Yet if that were true, how could China have built up the world’s largest economywhile quintupling average per capita income in 20 years? To believe this cartoonish image, you also have to believe that slave labor and central planning are great economic models. To put it mildly, economic history does not support this notion. You also have to ignore the fact that the Chinese government has consistently ranked as the most trusted government in the world throughout the past decade. In reality, China is the only major country in the world which does not tax its residents on their general capital gains. It’s probably the only major country which does not tax small business on profits or turnover. It’s also the only major country which does not demand its residents fork over detailed financial records every year. And it’s on a very short list of industrialized countries which do not discriminate against residents who declined the Covid-19 vaccination. If someone insists on seeing things in terms of black and white, it seems only fair to ask the question, who are the real slaves?
The primary goal of this blog is not to debunk the dark stories and random video clips propagated by the Falun Gong, Guo Wengui, Steve Bannon, various ‘agencies’ and their countless unwitting helpers. Though Western reporting on China is full of unsubstantiated claims, subtle insinuations and outright lies, real crimes and outrages do take place in China, just like they do in every country. Some of these are committed by government officials, again just like in every country. Yet the real China with its mix of strengths, weaknesses, freedoms and absurdities is a far more interesting topic, especially for a Western audience living in its own homebrew version of dystopia. To address this reality however, for better or worse for a Western audience it is unavoidable to first deal with the some of the false narratives they have been fed.
In the English-speaking world it is true that counter narratives exist, for example made by a number of YouTube bloggers in China, some US libertarian commentators like Scott Horton, Peter Lee, Pete Quiñones and Kyle Anzalone and a few left wing commentators like Nathan Gardels in Noema. However, many of the “pro-China” narratives presented on YouTube don’t come across as particularly balanced either. In many cases it seems the basic attitude is “all good” or “all bad”. The “CCP” - which often seems to be the sole topic of interest among the “all bad” crowd - is presented as either the devil incarnate or an angelic figure. Of those hawking the “angelic” label, many are left-wing authors and podcasters whose primary perspective seems to be that China proves that socialism works. We do not share this perspective.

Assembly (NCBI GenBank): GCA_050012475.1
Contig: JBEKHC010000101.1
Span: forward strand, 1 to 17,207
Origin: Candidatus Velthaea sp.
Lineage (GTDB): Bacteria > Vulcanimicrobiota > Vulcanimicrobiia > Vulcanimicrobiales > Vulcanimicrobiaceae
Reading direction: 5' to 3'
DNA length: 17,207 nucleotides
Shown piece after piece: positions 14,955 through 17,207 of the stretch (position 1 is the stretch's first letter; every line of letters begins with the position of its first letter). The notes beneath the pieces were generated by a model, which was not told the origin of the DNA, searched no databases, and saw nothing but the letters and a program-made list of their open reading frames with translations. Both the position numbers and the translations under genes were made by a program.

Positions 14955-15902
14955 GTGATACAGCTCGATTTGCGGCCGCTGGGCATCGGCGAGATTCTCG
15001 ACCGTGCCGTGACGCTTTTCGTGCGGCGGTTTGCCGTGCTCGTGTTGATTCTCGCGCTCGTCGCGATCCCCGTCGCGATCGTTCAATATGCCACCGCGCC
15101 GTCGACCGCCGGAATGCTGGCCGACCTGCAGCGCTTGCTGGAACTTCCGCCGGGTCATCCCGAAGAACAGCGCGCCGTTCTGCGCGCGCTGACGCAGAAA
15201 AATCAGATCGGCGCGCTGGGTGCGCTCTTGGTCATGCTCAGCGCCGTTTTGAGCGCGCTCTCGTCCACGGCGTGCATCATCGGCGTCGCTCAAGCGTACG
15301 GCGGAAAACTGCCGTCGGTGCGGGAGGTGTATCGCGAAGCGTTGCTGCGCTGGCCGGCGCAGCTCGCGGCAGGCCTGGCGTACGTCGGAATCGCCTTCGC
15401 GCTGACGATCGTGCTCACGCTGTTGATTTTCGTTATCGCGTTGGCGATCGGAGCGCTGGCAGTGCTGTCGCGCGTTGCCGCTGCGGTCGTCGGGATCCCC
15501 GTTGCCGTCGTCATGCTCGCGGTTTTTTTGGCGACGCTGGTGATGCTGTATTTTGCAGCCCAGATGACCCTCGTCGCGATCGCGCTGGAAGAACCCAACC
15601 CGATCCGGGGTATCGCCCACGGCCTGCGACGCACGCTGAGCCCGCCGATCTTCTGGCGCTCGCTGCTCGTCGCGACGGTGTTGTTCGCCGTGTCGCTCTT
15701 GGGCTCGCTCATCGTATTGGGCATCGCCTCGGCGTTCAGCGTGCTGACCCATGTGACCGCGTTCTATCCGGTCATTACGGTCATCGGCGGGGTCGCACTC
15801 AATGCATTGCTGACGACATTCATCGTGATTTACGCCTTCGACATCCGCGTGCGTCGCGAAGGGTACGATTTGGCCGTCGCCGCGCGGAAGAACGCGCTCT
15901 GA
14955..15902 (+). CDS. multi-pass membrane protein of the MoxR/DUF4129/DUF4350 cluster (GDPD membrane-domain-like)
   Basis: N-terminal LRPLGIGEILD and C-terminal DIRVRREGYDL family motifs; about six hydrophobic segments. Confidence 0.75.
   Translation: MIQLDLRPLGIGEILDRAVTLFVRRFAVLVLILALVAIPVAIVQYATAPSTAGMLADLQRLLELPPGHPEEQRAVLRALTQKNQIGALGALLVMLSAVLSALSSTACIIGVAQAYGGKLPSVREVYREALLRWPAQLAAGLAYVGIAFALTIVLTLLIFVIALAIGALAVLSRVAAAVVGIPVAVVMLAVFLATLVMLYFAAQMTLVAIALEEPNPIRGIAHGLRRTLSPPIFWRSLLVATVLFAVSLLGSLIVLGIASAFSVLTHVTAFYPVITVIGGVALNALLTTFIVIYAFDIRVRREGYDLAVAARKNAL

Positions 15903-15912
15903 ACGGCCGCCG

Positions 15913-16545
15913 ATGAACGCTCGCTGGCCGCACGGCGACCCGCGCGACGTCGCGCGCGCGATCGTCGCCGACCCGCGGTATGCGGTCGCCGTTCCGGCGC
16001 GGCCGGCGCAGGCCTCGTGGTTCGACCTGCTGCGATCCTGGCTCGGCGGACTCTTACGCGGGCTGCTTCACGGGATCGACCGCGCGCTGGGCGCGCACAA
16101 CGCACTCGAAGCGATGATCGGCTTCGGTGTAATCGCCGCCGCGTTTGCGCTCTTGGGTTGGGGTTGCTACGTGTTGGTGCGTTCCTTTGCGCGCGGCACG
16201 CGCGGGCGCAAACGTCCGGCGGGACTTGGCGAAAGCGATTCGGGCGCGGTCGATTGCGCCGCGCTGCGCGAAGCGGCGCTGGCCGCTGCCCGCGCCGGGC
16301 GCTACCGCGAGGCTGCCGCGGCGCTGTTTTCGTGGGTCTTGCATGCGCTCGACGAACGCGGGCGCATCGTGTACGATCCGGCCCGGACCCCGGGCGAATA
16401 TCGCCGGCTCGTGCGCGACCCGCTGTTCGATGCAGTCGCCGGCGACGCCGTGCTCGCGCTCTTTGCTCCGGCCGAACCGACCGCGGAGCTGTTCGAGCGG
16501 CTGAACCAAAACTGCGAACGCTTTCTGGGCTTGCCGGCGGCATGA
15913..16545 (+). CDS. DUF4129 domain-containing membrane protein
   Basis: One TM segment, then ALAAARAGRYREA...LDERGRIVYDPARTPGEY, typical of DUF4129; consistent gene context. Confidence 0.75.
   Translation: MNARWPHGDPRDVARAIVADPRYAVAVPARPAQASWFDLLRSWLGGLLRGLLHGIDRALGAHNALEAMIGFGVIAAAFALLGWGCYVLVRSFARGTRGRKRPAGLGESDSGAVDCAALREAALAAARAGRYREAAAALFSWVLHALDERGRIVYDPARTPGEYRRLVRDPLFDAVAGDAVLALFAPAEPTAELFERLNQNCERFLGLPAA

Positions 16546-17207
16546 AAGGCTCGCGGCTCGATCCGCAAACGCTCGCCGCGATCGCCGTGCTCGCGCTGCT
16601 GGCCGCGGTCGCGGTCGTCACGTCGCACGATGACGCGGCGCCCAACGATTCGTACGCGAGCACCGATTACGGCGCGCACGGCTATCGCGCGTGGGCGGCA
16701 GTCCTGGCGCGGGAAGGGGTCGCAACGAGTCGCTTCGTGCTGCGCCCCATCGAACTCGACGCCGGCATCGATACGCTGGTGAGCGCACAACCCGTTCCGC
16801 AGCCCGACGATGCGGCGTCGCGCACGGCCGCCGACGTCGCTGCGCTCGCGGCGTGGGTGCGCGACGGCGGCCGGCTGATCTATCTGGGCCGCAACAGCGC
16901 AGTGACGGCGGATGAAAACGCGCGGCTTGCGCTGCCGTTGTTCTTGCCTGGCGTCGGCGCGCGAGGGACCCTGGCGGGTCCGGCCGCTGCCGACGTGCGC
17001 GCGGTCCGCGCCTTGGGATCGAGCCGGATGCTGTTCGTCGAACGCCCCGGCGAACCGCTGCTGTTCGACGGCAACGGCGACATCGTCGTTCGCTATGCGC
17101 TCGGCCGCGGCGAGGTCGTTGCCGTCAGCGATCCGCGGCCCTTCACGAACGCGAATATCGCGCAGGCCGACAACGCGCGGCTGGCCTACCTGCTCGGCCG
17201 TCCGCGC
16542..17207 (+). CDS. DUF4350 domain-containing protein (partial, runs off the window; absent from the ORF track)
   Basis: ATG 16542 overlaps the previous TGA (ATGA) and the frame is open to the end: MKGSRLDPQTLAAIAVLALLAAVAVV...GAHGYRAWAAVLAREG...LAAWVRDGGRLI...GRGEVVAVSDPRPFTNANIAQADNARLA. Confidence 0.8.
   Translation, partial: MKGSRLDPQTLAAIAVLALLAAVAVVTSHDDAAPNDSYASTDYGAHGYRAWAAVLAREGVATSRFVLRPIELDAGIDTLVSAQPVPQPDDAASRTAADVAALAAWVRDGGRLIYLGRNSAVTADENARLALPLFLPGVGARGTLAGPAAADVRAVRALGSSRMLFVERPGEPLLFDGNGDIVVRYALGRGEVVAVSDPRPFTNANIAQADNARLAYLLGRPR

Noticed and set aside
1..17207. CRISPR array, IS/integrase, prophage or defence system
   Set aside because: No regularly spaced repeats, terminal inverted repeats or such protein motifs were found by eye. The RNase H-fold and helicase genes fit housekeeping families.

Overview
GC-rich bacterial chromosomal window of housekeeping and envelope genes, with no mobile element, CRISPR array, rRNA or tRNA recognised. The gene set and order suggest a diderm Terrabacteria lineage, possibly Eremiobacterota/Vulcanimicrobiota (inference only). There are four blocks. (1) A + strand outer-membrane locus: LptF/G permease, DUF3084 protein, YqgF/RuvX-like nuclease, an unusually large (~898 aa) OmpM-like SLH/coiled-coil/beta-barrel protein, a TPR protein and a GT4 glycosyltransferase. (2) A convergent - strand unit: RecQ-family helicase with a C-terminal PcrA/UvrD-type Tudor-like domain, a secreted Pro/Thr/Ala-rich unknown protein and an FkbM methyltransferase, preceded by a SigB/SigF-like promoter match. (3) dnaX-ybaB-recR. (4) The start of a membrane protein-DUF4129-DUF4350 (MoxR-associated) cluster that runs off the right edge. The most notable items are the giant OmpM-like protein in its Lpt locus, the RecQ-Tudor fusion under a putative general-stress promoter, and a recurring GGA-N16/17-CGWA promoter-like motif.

This blog aims to provide a platform to portray a reality which is not black and white but rather full of grey tones. Specifically, it aims to do so from the perspective of the Austrian School of Economics. Western authors and sites with an Austrian background presenting more balanced narratives on China do exist. Several authors and podcasters from the US Libertarian Institute mentioned above come to mind. However, they are rare, and while praiseworthy, they aren’t focused primarily on China. So…. there is a gap to be filled, not only in English and other Western languages, but in Chinese, as well.
24.59 trillion yuan regular budget spending plus 11.8 trillion yuan from dedicated funds, total 36.39 trillion, against a GDP of 101.6 trillion. 1995: 0.68 trillion yuan. Source: https://view.inews.qq.com/a/20210128A0ECY400. Comparative figures for 1995 can be found here: http://www.npc.gov.cn/wxzl/wxzl/2000-12/06/content_3511.htm. While exploring the breakdown of government spending would exceed the scope of this post, it is worth keeping in mind that in terms of long-term effects, not all spending is equal. It makes a big difference whether those funds are going into potentially productive investments such as new high-speed trains, subways and roads, or into unproductive consumption such as wars and welfare.
The current cost for an equivalent product in the US would be about $25.
An apt example is a recent Guardian article accusing China of aiming for “world dominion,” along with the usual passing references to genocide, torture and concentration camps. In it, the article claims that US imperialism is now no longer a threat, despite its 750 military bases in foreign countries around the world and endless wars. Instead, the imperialist threat is from China, which has one foreign military base and hasn’t fought a war in decades. See https://archive.md/VDh8B.
As measured in purchasing power parity terms. See https://en.wikipedia.org/wiki/List_of_countries_by_GDP_(PPP). While there are arguably many problems with both the concept and measurement of GDP, it nonetheless can still be used as a crude proxy for generating comparisons between different times and places. More objective measurements such as the number of vehicles produced or the amount of electricity generated can be used as supporting evidence.
A prominent example of the above is Jeff Brown’s China Rising blog and series of books.
I am an American working and living in China for over ten years, and cannot agree more with this post. Thank you for giving an avenue for balanced reporting with context.
What do you mean by the "one-child policy imposed on it by the West in 1979", i've never heard the West being involved in this.